Do you ever notice how even nature is transformed beneath the gaze of our fragile inner selves? On a night hike a few days ago when I’d summoned some strength, the moon itself appeared cradled in its own warm bed. The next day when I was in real trouble and in an awful amount of pain, the sun appeared as if covered by gauze, as if it had been badly wounded and hastily tended to in the aftermath.
I’ve been at war with my body again; often it’s a secret, silent battle that takes me by surprise in the dead of night or in the loving arms of my husband. I’ve developed the habit of fighting P off like he’s the enemy when I’m infiltrated by the past that way, and I’m angry at him for not being able to protect me properly or take me to some new place where I cannot be hurt.
It is misplaced anger, and I know that, and I’ve been in some silent communication with my mother, wherever she is.
And I’ve been angry at myself for not finding some ridge from which to observe without becoming my feelings, without believing in them with my whole heart. It is only ever after that I can see what I’ve done. When will I learn?
Thankfully my therapist is a fighter. He has learned to tell me no. He has learned to say, no, you’re staying here with me and we’ll work through this together. This is the glorious work we’ve undertaken. (It wasn’t always this way; he is changing and shifting and loving me differently, far more adeptly.)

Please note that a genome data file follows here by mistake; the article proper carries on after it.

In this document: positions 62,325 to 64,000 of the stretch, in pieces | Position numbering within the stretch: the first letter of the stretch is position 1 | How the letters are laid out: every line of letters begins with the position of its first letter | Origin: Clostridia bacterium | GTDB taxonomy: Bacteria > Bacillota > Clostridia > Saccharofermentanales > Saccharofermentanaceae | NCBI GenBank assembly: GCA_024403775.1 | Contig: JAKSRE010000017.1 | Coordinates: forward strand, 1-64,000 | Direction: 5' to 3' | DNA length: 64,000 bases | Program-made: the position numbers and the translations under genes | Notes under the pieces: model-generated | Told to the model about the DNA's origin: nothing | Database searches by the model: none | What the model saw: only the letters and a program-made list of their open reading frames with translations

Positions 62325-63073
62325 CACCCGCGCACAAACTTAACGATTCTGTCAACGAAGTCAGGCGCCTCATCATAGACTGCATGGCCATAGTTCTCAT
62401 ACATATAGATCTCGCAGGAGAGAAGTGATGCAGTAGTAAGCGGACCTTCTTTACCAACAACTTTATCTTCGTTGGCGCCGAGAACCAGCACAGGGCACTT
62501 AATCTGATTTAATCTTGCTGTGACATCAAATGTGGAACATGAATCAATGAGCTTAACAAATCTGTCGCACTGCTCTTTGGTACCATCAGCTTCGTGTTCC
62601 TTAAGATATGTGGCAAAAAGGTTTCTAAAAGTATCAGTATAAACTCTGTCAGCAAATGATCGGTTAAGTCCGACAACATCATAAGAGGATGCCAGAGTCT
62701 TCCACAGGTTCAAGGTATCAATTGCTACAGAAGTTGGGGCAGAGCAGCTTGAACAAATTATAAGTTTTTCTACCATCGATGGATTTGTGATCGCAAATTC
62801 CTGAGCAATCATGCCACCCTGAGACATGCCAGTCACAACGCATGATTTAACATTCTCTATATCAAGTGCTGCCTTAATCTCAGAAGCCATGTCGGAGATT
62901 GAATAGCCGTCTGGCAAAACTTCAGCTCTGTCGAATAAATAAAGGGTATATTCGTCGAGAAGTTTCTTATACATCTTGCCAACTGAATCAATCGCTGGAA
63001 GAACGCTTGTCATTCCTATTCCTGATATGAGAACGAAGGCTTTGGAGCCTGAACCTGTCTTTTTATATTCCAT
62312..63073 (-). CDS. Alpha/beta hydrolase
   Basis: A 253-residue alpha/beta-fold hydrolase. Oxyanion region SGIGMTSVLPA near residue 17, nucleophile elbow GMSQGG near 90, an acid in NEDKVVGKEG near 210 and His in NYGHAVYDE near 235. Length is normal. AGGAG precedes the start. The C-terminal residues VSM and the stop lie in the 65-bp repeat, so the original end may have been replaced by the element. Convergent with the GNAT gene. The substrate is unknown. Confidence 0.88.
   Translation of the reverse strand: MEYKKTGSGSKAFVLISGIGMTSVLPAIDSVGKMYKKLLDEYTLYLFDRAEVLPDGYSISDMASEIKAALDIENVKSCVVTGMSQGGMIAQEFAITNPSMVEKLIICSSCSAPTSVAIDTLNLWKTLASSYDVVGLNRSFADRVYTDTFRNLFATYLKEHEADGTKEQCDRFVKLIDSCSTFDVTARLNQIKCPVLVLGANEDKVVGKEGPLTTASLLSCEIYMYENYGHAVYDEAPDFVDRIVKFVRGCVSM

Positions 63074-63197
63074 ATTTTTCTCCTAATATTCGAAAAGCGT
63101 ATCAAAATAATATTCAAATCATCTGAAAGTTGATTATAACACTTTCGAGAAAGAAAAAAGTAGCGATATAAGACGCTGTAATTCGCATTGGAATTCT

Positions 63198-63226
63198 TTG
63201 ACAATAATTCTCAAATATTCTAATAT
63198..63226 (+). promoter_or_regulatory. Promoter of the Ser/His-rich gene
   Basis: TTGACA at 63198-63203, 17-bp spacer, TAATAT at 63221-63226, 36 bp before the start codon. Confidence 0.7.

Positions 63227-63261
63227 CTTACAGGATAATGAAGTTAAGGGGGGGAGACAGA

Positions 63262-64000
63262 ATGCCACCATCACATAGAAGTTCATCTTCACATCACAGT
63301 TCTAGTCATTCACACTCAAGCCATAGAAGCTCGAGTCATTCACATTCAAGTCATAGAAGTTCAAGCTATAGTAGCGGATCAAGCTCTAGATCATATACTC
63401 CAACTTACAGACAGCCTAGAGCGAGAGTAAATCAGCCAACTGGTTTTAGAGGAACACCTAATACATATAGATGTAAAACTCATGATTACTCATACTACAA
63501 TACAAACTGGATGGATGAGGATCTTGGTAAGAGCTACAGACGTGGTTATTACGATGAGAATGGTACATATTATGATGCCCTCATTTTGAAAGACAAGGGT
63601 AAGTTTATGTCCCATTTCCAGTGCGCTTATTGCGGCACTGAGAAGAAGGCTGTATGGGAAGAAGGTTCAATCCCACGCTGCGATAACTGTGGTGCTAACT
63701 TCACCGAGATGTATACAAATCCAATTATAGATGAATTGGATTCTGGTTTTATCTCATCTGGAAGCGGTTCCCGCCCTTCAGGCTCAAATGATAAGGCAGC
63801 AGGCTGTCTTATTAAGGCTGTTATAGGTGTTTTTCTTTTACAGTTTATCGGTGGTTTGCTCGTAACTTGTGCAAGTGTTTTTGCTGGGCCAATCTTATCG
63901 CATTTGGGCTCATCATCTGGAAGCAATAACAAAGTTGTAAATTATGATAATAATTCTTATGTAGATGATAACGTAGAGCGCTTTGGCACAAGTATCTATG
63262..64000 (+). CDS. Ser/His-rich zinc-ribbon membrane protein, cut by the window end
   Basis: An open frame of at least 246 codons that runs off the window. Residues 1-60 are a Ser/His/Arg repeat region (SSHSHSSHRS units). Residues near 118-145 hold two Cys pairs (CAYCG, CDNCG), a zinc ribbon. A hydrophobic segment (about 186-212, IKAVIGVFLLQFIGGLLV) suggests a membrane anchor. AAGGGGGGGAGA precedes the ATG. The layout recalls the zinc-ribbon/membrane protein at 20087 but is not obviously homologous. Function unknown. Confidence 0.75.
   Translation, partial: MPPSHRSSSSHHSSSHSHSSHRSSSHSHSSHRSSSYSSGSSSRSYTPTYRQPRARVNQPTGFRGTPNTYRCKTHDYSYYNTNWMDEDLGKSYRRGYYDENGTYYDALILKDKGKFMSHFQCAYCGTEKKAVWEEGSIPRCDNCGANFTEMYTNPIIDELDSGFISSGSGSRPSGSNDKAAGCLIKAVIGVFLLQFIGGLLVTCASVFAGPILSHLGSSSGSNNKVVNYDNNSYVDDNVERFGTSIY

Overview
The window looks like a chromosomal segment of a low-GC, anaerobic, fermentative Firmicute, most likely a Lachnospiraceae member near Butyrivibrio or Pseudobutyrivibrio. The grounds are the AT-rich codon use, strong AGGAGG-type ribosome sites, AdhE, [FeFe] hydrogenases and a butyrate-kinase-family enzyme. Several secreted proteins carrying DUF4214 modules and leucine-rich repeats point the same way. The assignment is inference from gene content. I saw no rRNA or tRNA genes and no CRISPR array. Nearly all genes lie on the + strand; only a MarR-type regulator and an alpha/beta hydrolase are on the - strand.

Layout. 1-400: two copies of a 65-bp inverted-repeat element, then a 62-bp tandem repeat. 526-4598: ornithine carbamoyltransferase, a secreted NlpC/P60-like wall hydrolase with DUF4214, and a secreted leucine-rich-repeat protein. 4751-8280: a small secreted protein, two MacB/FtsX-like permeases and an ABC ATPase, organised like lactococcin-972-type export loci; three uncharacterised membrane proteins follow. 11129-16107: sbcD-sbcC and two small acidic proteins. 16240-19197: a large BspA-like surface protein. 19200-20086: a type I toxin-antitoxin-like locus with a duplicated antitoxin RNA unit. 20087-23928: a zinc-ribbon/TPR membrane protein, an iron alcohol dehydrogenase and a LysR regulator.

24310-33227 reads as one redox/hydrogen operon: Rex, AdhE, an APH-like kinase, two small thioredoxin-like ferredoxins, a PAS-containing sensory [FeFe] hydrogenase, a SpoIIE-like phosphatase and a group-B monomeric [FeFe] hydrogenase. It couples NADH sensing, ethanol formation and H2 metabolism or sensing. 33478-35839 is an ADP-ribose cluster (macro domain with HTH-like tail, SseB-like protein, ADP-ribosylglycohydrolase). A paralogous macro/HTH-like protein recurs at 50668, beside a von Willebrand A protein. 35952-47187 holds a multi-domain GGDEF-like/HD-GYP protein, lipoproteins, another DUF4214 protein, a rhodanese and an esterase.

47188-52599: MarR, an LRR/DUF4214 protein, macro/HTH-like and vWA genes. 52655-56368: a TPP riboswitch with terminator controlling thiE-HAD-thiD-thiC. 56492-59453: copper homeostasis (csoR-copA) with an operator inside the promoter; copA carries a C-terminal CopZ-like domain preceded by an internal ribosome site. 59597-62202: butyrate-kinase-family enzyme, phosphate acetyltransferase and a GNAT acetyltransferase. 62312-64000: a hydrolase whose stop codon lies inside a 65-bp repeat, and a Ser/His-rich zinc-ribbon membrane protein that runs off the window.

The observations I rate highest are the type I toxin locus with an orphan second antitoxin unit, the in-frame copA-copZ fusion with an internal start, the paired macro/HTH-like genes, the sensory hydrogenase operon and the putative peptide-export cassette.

I’ve been writing to him about all the myriad ways I’m coming back to myself this time,
I snuck past the gate and walked five or so miles northbound on the *** earlier today. There were pileated woodpeckers everywhere, and I watched one lose his grip on an old, dead pine and break his fall with his own wings. The females followed the males to gingerly feed where they’d already pecked.
I was free to walk down the center yellow line, which of course I did.
Do you ever just park somewhere and watch the sky? We haven’t seen the sun in days.
Have you been to that garden shop on *********? Sometimes I just go to wander the rooms and watch the light and they don’t seem to mind.
Sometimes I watch the sky, he wrote. Often I watch birds.
Last time we were together P wondered aloud whether our touching had triggered me somehow, but I remember visiting a place in myself where I know my sanity lives. Where something bright and vast and original stays no matter the battles, the storms, and the pain they bring.
“What was it like touching me?” I asked him, my voice shaking.
“Well…” he breathed.
“There were so many things happening at once.”
“I felt concerned for you, that I might be hurting you, but I also remember feeling so quiet and still inside.